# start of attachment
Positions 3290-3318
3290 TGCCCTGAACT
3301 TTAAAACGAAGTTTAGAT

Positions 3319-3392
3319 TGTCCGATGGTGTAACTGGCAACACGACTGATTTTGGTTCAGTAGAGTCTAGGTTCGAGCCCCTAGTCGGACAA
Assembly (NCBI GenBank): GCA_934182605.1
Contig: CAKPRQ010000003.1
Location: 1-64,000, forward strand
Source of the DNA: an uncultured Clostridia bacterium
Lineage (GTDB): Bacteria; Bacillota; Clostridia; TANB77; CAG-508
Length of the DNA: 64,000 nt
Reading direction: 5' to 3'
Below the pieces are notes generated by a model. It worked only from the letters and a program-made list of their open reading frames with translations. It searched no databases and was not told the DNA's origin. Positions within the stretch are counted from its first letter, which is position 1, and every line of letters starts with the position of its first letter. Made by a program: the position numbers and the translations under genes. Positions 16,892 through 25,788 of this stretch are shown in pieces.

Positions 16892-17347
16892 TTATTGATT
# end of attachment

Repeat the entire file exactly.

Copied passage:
Positions 3290-3318
3290 TGCCCTGAACT
3301 TTAAAACGAAGTTTAGAT

Positions 3319-3392
3319 TGTCCGATGGTGTAACTGGCAACACGACTGATTTTGGTTCAGTAGAGTCTAGGTTCGAGCCCCTAGTCGGACAA
Assembly (NCBI GenBank): GCA_934182605.1
Contig: CAKPRQ010000003.1
Location: 1-64,000, forward strand
Source of the DNA: an uncultured Clostridia bacterium
Lineage (GTDB): Bacteria; Bacillota; Clostridia; TANB77; CAG-508
Length of the DNA: 64,000 nt
Reading direction: 5' to 3'
Below the pieces are notes generated by a model. It worked only from the letters and a program-made list of their open reading frames with translations. It searched no databases and was not told the DNA's origin. Positions within the stretch are counted from its first letter, which is position 1, and every line of letters starts with the position of its first letter. Made by a program: the position numbers and the translations under genes. Positions 16,892 through 25,788 of this stretch are shown in pieces.

Positions 16892-17347
16892 TTATTGATT